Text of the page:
Population 17m
Internet penetration 96%

Irene Costera Meijer and Tim Groot Kormelink
Vrije Universiteit Amsterdam

Faced with fears about disinformation, the Netherlands government has been encouraging its citizens to read critically. While trust levels remain relatively high, the government reserved €20m to support investigative journalism.

Although overall trust numbers are slightly lower in 2019, the Netherlands still has relatively high levels of trust in news from mainstream news organisations. Trust for most top brands has even slightly increased. This may be the most remarkable finding in this year’s survey. NOS News is still by far the most used source and also the most trusted brand.

There is increasing concern about people’s ability to differentiate between professional news sources and political information/disinformation. In December 2018, a state commission advised the cabinet to regulate digital political campaigns, for instance by forcing platforms to indicate clearly when advertisements were financed by political parties. The Minister of the Interior wants to try self-regulation before introducing legislation.

In March 2019, the Dutch government launched a campaign, ‘Stay Curious. Stay Critical’, to raise awareness of disinformation and to teach people how social media, algorithms, and filter bubbles function. For instance, research shows that videos from right-wing parties PVV and Forum voor Democratie are recommended on YouTube three times as often as videos from all other Dutch political parties combined.1 What’s more, collaborative research by De Volkskrant and De Correspondent suggests that YouTube paves the way for radicalisation, through recommendations which become more extreme as users watch more videos. Their data also show a much stronger presence of the extreme right compared to the marginal presence of the extreme left.2 The government campaign ran from March until the summer to include the Dutch provincial elections in March and the European Parliamentary elections in May.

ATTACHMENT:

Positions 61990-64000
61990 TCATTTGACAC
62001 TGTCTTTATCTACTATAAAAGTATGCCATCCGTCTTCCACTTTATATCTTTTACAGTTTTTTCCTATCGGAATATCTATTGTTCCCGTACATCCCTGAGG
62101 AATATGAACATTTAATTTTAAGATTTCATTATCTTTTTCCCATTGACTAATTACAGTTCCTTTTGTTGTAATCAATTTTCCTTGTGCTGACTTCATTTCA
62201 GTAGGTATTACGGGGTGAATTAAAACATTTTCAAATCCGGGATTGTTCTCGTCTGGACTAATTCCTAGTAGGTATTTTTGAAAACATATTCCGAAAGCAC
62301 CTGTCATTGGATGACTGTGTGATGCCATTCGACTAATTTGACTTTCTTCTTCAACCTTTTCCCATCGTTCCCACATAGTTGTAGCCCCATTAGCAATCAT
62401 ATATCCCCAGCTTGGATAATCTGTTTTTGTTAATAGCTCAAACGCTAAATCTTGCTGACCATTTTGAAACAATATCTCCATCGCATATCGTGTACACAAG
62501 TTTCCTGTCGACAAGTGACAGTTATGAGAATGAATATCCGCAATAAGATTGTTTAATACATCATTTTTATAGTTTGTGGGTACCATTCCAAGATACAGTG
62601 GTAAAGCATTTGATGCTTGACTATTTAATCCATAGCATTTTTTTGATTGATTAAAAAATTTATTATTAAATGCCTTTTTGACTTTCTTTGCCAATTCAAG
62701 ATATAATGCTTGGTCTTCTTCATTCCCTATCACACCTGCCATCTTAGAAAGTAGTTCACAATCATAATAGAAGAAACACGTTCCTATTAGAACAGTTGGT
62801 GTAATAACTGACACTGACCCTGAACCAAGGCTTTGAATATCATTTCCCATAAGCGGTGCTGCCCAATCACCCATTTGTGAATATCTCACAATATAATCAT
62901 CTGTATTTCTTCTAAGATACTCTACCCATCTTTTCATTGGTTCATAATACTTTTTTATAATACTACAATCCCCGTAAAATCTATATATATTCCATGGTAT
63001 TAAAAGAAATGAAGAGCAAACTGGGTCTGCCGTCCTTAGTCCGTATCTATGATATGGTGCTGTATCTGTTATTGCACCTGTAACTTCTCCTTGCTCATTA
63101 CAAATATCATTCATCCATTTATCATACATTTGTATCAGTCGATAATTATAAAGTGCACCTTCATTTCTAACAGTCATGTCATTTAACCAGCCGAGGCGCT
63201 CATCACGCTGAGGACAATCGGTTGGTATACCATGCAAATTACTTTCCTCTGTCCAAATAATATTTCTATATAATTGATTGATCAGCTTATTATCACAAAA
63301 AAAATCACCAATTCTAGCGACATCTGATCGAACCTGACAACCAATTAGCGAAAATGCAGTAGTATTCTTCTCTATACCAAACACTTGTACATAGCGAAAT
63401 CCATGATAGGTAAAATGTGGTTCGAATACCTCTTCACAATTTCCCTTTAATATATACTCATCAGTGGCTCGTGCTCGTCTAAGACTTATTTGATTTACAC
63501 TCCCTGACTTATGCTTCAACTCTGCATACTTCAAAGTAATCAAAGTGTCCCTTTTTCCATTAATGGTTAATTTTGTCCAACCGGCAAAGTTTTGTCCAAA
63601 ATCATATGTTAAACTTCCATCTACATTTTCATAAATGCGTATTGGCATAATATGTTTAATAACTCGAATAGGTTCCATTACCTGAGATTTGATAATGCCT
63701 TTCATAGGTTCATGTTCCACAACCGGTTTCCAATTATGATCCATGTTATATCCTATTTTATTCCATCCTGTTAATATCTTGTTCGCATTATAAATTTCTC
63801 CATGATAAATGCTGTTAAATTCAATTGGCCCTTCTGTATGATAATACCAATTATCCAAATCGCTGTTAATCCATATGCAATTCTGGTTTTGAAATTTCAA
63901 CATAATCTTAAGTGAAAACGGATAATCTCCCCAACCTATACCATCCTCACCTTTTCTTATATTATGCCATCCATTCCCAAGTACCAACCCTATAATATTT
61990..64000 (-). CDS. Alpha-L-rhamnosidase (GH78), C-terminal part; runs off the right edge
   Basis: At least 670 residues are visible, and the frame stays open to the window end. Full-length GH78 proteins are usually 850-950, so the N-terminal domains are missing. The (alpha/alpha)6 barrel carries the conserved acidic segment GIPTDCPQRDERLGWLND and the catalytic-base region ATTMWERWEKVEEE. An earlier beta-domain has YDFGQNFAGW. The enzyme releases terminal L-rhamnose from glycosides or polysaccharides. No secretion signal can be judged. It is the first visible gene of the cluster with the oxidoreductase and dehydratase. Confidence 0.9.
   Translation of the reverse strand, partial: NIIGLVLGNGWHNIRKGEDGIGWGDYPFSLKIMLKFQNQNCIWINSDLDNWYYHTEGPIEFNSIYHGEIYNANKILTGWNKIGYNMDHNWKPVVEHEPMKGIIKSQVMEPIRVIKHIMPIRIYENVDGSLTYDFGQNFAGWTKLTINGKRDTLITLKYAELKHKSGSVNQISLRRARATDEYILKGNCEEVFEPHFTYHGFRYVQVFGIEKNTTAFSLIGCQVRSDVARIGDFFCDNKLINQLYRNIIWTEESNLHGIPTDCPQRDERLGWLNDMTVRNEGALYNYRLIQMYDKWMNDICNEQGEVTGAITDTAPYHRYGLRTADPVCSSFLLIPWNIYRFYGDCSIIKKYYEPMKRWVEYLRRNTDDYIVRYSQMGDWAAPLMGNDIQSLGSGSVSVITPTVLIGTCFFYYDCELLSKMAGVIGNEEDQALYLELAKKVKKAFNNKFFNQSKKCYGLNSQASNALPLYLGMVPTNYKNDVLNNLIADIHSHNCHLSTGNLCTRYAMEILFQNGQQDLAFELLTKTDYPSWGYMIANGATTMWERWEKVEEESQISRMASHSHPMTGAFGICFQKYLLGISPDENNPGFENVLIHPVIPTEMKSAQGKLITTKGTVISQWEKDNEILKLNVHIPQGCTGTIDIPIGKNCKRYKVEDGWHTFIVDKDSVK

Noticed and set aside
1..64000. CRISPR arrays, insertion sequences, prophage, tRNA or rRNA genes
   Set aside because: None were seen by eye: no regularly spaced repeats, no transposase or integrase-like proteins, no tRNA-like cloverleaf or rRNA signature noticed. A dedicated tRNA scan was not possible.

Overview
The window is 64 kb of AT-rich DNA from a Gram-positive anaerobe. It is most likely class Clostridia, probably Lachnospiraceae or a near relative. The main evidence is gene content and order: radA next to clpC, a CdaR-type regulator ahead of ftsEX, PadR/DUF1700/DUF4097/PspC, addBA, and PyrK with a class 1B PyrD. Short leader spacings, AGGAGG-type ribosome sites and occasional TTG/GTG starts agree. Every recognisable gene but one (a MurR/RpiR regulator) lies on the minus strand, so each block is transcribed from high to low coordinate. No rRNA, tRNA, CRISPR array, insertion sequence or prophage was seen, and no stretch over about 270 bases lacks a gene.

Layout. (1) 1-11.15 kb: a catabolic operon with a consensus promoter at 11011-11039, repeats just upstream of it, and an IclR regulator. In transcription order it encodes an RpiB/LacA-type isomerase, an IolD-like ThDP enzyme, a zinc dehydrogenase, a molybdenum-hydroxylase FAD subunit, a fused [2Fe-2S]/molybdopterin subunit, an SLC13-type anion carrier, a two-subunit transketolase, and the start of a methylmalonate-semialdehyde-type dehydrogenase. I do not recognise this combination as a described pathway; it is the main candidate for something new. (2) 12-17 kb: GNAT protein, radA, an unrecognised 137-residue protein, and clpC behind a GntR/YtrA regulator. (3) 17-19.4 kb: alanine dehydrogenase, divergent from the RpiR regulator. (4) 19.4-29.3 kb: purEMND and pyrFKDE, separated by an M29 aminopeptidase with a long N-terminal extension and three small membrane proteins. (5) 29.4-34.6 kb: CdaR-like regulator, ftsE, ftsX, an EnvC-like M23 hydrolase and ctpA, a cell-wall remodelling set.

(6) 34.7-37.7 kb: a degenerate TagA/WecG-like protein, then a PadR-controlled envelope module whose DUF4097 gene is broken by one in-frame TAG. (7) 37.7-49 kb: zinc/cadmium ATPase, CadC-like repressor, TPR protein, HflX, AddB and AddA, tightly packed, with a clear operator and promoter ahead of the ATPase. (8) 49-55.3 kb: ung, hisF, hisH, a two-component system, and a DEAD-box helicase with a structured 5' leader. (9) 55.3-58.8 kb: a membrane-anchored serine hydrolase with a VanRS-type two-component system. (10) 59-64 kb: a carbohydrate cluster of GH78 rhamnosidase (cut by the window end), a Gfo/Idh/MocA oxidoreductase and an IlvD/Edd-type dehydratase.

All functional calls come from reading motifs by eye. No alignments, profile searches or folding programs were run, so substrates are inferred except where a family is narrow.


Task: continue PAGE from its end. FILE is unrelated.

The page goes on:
Facebook and Nieuwscheckers, a fact-checking initiative at Leiden University, ended their collaboration over a dispute over legal liability: neither Facebook nor the university was prepared to bear liability for legal claims over the content, such as defamation or slander., the most popular online news platform, is the only Dutch organisation that still checks news items for Facebook as publisher Sanoma underwrites any litigation costs.3 In line with this focus on facts, their discussion platform, NUjij, banned comments that deny climate change, explaining that, while they encourage critical discussions about climate change, denying it constitutes spreading falsehoods.

Successful membership-based online news site De Correspondent has spent much of the year focused on how to adapt its formula for the English-language market. Their crowdfunding campaign raised (US)$2.5m within the first month, through 45,888 members from more than 130 countries. The campaign was backed by dozens of high-profile ambassadors, including Jay Rosen, Nate Silver, Judd Apatow, Rosanne Cash, and DeRay Mckesson. The Correspondent will start publishing content in September, but announced in March that their HQ would be remaining in Amsterdam, raising some eyebrows among (US) supporters who had been under the impression there would be a US office.

In line with rising podcast figures (up 3 percentage points), news organisations are investing in audio. Newspaper NRC will launch a daily podcast focusing on one main story, similar to NYT’s The Daily. De Correspondent launched a podcast version of a selection of their articles. Commercial broadcaster RTL News launched a WhatsApp 7am wake-up service in the form of a two-minute audio summary of the day’s main news. Digital news kiosk Blendle continues to be loss-making, but it says Blendle Audio – audio versions of articles – is successful and will receive further investment.3

NOS News launched NOS Stories on YouTube, Instagram, and Snapchat, bringing news stories targeted at 13-to-18-year-olds.

Dutch public broadcaster NPO received an additional €40m from the government to compensate for lower-than-expected advertising revenues. Though stressing that the Dutch media landscape requires solid public broadcasting, the cabinet says a ‘fundamental reflection’ about NPO’s future is necessary. A long-term vision is due to be developed.

The government reserved €20m to be spent over four years to support investigative journalism. Emphasising the increasing financial constraints of regional and local journalism and importance of their watchdog role, 75% of the new budget is earmarked for regional and local projects. So far, €2.7m has been divided between 23 projects.

Top Brands

Changing Media

Traditional forms of news such as TV and print have become less important in the last five years while online news has remained broadly flat. The smartphone is now the most popular device for digital news, switching places with the computer. The tablet is slightly on the rise again.


While trust is still relatively high in the Netherlands (4th place), overall trust in news is slightly in decline. This might be caused by increasing discussions about disinformation and fake news on social media, rather than by declining quality of mainstream news.